The Best Hunting Role Models are Close to Home

June 30, 2017 | by Nick Pinizzotto

We received an email this week wondering why we didn’t post a story and give our opinion about Wildgame Nation host, Bill Busbice’s, conviction in Wyoming for intentionally allowing an antlerless elk to go to waste, and for hunting without a proper license. By the time we learned of the incident, the story was already widely reported, and anything we would have written would have simply been piling on to what was already a disturbing and unfortunate story. There is plenty out there for people who want to read about the incident and the response by sportsmen, sponsors, and The Outdoor Channel, but what I prefer to focus on is the importance of good hunting role models and how they can prevent selfish acts against wildlife.

I was lucky growing up as a young hunter because my dad, uncle, and many of the people that we hunted with were law-abiding hunters. They were great role models that we looked up to. My brother and I were taught the importance of gun safety and following the rules as soon as we were old enough to comprehend it. As I think back, that’s a bit of an understatement. These things were drilled into our heads, and we never thought twice about doing something unsafe or illegal. But not everyone that lived nearby felt as strongly about the rules, or had the respect for wildlife that we were brought up with.

Unfortunately, there were many bad influences around us who seemed to break more game laws than they abided by. Ironically, the people who would routinely shoot more deer than they were allowed would also be the ones complaining about not having enough deer around. This made me sick to my stomach and I strongly considered wildlife conservation officer as a career. While that never happened, I developed a hatred for game law violators, particularly poachers, and that still burns in my gut today.

Throughout the hundreds of comments I read regarding the Busbice incident, I saw many references to the need to hold those on outdoor television to a higher standard. While I agree with the general sentiment, my bigger concern is that we’re looking to outdoor celebrities to serve as role models for our sport. As someone who monitors hunting news from across the country on an almost daily basis, I can tell you that this isn’t the first time that someone in outdoor television has run afoul of the law. For some, the pressure to routinely produce good content to keep their show alive gets the best of them, and they begin cutting corners. Some simply make honest mistakes that any of us could make, while others make the conscious decision to commit a selfish act. Unfortunately, I’m guessing only a tiny fraction are getting caught.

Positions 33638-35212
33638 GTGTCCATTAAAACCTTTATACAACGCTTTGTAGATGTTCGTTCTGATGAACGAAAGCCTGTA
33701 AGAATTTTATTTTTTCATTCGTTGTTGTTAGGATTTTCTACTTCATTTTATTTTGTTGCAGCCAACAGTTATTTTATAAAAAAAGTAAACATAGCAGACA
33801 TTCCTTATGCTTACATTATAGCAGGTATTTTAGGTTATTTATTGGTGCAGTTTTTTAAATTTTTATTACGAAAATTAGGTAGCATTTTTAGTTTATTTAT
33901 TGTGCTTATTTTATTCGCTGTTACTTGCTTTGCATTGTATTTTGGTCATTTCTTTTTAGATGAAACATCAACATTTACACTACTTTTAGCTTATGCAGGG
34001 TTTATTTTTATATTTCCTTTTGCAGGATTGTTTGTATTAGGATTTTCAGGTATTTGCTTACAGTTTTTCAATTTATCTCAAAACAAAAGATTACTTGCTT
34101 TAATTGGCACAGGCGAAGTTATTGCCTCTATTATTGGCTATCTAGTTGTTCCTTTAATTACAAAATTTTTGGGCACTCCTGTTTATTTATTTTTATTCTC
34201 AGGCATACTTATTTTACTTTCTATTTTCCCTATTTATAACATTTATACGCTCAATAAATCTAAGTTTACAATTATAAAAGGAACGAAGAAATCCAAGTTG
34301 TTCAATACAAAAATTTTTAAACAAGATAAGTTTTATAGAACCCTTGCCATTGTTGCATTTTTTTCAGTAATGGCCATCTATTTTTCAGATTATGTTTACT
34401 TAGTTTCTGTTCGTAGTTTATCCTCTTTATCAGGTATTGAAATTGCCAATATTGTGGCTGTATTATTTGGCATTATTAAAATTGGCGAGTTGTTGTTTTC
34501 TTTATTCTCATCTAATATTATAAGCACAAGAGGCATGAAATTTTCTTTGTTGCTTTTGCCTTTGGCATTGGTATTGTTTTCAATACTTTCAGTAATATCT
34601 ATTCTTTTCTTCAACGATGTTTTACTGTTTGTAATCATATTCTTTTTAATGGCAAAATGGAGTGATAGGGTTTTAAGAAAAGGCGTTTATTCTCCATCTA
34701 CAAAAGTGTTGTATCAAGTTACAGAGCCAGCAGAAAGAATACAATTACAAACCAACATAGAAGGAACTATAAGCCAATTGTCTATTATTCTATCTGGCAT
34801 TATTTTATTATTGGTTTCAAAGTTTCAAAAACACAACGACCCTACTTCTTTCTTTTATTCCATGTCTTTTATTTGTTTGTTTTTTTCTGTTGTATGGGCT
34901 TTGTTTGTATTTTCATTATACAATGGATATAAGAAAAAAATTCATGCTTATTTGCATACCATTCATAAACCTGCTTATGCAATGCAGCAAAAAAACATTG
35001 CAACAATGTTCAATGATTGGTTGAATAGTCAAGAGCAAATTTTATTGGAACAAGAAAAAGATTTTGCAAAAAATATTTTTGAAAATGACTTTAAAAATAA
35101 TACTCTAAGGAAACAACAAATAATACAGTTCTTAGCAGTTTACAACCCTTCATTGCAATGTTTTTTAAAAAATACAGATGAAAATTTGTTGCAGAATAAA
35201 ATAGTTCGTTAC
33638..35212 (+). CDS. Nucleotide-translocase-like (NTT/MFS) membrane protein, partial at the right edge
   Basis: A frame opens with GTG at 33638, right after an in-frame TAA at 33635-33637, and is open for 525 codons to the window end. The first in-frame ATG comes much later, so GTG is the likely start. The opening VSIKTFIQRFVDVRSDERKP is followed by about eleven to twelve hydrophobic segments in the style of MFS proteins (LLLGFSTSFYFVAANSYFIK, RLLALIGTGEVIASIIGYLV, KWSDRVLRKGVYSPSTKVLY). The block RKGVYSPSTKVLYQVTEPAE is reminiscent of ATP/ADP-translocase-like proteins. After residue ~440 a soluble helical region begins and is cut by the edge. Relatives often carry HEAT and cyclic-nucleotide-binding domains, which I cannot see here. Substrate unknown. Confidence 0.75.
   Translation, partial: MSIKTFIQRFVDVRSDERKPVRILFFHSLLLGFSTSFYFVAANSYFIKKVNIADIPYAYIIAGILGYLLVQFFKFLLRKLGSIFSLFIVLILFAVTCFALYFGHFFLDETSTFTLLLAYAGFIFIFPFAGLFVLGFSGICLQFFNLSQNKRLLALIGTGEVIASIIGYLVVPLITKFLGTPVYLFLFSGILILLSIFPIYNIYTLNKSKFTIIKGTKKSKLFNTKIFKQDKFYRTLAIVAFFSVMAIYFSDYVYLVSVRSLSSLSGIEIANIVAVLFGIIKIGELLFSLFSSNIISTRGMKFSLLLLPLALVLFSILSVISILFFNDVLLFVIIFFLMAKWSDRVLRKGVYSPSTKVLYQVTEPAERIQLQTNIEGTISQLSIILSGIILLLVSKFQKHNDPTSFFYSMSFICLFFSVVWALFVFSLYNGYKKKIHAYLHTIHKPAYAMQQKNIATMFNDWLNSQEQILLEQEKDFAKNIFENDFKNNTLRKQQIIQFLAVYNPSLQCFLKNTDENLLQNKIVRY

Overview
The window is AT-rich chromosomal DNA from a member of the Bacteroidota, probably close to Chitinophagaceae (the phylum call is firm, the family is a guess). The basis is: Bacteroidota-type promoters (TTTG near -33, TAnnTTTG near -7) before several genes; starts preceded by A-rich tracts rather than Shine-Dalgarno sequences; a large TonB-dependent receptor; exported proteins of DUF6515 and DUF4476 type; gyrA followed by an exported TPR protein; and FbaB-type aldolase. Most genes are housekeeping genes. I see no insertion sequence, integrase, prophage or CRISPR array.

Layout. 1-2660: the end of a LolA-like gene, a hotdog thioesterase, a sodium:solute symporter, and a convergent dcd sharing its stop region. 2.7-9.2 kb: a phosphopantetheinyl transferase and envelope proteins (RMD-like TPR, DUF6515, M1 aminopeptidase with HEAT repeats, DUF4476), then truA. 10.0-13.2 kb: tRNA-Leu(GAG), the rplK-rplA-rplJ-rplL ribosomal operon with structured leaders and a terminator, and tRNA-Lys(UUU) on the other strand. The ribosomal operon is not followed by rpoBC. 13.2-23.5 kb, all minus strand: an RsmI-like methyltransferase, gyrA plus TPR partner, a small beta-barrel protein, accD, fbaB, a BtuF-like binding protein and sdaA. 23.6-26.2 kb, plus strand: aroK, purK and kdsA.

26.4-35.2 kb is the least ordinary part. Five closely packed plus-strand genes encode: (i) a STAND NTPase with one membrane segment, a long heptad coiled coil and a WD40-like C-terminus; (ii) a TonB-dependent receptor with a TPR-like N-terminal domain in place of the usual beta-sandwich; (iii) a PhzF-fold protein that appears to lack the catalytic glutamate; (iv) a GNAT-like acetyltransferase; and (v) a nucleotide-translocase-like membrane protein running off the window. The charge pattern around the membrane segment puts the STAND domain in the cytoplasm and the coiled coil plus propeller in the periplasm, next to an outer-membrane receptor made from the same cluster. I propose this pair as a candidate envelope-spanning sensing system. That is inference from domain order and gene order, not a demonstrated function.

To be clear, this is not an attack on outdoor television or hunting celebrities. I know and have friendships with many of them, and I can tell you that the highest percentage take game laws seriously, and have nothing but the utmost respect for the game they pursue. Many are also superb role models, and they take that seriously as well. Having talked with a few of them since this recent incident, I can tell you that they despise it as much as, if not more than, the rest of us, and they hate the negative light that is shed on hunting and outdoor television.

All of us have a responsibility to represent our sport with dignity. Our future depends on it. While outdoor television personalities can certainly influence us, it pales in comparison to the impact we can make on each other, and most importantly, the young hunters around us. If you’re hunting with someone that is breaking the law or who has bragged about breaking the law, call them out on it, and refuse to hunt with them again if necessary. If you see something illegal or have information about a poaching incident in your area, report it to your state wildlife agency through their anonymous tip line. Finally, insist on holding yourself to the highest standard, understanding that most of the time nobody would ever know if you skirted the rules. It was legendary basketball coach John Wooden that said, “The true test of a man’s character is what he does when no one is watching.”

I don’t keep track of the number of major poaching cases that I see coming across the news alerts throughout the course of a year, but I can tell you that it’s a lot. Many of these cases involve numerous individuals, and the violations happen over the course of several years. It’s bad enough that one person commits a selfish act against wildlife, but when it involves several people all going along with the idea, it makes me shake my head in disbelief. Where were their role models? How does one end up taking that road? How could this be avoided? Are they capable of stopping?

The bottom line is, our sport has enough challenges as it is without having to hear and read about senseless poaching and other game law violations. When it’s done by outdoor television personalities, it only exacerbates the problem, especially in the eyes of non-hunters. We can all make a difference by being good role models to those around us, and even to ourselves. Even if you’re someone who has committed game law violations in the past, you can learn from your mistakes and vow to never do it again. Ultimately, we all share the responsibility to be good stewards of our sport. Our future depends on it.